Mozambique Rivals Sign ‘Historic’ Final Peace Deal

A woman with her baby waits for Mozambique President Filipe Nyusi and Renamo leader Ossufo Momade to arrive for a peace accord signing ceremony at Gorongosa National Park on Thursday. (AP Photo/Tsvangirayi Mukwazhi)

MAPUTO, Mozambique (AFP) – Mozambique’s government and the ex-rebel group Renamo completed a long-awaited peace pact on Tuesday, inking a final deal aimed at ending years of conflict.

The deal was signed by President Filipe Nyusi and Renamo leader Ossufo Momade in Maputo’s Peace Square and witnessed by former presidents and regional and continental leaders.

Thousands of people applauded as the two leaders showed the signed document, named the Maputo Peace and Reconciliation Agreement, an AFP correspondent said.

The pact brought the curtain down on marathon negotiations initiated by Afonso Dhlakama, the historic leader of the Mozambique National Resistance (Renamo), who died in May last year.

The UN’s special envoy on Mozambique, Mirko Manzoni, said it was a “truly historic day.”

“This agreement will bring ultimate peace in a country that has seen enough suffering,” he declared.

The deal comes just two months before general elections on October 15 that the ruling Frelimo party, the dominant political force for more than four decades, is expected to win.

Renamo, founded as an anti-communist guerrilla group, unleashed a civil war against the Marxist Frelimo government shortly after independence from Portugal in 1975.

The brutal fighting — seen by many historians as a proxy conflict between East and West during the Cold War — lasted 16 years.

Around million people died, many of them in a famine in 1984-5, and the country was devastated economically and left littered with landmines.

The war ended when the Soviet Union and apartheid-era South Africa scaled back their respective support for Frelimo and Renamo, leading to direct peace talks.

The rebel movement then entered politics after a 1992 peace pact which was signed in Rome, paving the way for multi-party elections in 1994.

Renamo lost that vote and subsequent elections and became the official opposition party, although it retained an armed wing.

But in October 2013, Renamo renounced the 1992 peace deal after the military raided its bush camp in central Sathundjira.

Clashes erupted again between government forces and Renamo soldiers, lasting until 2016.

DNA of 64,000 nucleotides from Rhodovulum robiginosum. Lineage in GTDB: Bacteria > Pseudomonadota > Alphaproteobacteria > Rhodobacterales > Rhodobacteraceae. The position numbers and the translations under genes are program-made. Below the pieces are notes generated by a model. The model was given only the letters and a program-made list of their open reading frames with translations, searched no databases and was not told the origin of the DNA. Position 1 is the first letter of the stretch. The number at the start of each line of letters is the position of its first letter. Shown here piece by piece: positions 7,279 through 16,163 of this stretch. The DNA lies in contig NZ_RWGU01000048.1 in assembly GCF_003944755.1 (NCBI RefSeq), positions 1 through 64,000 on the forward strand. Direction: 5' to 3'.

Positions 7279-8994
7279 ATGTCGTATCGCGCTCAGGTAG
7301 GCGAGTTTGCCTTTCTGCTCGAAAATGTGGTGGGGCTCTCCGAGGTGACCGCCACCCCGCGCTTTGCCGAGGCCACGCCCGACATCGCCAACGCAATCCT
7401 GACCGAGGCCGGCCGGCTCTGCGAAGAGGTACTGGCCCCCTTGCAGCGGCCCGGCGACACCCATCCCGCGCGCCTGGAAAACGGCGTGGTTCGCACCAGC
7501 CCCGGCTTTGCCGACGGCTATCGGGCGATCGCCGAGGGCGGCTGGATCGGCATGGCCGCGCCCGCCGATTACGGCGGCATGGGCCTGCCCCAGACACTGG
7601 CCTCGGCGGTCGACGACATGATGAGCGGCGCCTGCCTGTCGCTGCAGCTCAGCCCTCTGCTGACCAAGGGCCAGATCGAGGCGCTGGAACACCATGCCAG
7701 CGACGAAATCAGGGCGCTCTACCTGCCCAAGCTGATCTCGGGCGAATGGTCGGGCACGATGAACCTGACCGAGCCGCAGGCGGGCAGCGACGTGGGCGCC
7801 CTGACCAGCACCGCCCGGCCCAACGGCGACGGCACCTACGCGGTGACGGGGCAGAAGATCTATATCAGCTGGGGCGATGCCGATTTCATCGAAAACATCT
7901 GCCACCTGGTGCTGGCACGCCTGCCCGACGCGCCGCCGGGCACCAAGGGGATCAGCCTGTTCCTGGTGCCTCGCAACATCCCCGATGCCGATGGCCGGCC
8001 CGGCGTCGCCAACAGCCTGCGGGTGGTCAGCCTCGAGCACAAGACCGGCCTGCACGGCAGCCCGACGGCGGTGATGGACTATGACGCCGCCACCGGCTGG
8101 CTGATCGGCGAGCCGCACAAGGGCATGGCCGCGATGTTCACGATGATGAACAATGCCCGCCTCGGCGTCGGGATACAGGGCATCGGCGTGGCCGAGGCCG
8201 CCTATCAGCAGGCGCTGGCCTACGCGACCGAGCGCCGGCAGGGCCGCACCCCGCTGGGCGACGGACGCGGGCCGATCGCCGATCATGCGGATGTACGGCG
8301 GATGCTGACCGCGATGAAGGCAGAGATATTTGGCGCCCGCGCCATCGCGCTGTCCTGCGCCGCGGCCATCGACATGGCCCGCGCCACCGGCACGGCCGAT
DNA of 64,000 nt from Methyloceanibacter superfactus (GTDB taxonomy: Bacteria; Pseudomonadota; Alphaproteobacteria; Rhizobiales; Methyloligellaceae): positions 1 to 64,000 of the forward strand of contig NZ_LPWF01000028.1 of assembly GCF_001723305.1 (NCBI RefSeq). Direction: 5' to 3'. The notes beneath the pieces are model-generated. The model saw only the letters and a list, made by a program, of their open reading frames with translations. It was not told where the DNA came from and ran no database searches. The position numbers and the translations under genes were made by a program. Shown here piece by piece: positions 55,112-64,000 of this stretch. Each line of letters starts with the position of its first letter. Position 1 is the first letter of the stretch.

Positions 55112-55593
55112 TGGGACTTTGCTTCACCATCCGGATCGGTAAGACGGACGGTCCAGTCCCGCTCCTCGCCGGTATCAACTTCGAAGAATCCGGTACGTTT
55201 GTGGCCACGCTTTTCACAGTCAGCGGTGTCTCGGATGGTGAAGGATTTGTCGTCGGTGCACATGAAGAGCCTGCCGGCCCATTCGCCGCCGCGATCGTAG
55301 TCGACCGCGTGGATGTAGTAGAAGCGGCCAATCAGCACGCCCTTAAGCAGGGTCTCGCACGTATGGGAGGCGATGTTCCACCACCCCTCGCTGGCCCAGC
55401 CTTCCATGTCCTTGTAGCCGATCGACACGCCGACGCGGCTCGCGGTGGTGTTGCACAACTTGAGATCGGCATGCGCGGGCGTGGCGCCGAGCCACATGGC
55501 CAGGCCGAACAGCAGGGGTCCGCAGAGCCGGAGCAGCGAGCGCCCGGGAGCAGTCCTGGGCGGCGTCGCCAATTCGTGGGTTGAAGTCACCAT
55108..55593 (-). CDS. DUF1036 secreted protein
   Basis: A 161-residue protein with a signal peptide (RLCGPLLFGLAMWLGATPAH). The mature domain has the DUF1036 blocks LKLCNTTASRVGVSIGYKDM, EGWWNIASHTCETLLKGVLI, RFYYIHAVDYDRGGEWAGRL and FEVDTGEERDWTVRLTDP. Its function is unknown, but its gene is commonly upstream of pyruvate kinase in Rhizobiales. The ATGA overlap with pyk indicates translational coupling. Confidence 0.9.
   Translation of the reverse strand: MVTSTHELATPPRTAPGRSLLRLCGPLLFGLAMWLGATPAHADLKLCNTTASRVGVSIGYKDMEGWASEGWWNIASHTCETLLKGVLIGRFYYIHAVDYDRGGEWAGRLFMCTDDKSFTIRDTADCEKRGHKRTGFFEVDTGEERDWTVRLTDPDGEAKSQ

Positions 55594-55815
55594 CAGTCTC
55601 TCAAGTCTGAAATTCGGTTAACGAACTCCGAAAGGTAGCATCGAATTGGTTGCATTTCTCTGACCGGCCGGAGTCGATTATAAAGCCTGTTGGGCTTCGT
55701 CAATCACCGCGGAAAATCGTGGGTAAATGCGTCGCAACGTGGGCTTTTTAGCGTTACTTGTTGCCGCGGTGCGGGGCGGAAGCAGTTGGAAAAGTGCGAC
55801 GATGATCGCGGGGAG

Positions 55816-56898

On Aug. 1, the two rivals signed a precursor accord in Gorongosa National Park under which they formally agreed to end military hostilities.

“This agreement will be successful because it is peace made by Mozambicans and for Mozambicans. A break with the past,” said Manzoni.

Among the leaders who attended Tuesday’s ceremony was President Cyril Ramaphosa of the neighboring economic powerhouse of South Africa and President Paul Kagame of Rwanda.

“The signing of this agreement will pave way for peaceful elections,” Ramaphosa said.

Portugal, the former colonial power, expressed “deep satisfaction… (at) the new chapter opening today.”

“This agreement, the result of a long negotiation process, represents fundamental progress in building peace,” the foreign ministry said in Lisbon.

Disarmament
Last week Renamo began disarming armed members as part of the peace deal.

Some of the demobilized fighters will be absorbed into Mozambique’s army and police, while others will be reintegrated into civilian life.

More than 5,200 Renamo fighters are expected to surrender their weapons to the government.

But the party is suffering internal divisions.

A small group of disgruntled members is vowing not to turn in their arms and refusing to recognize the new leader Momade, who has already been nominated as Renamo’s presidential candidate for the October elections.

Nyusi warned last week that any Renamo fighters who chose not to hand in their weapons under the ongoing disarmament program would be “hunted down”.

Tuesday’s signing also comes as Nyusi’s government is battling a jihadist insurgency in the north that has claimed more than 250 lives since October 2017.

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By Joaquim Nhamirre
© Agence France-Presse

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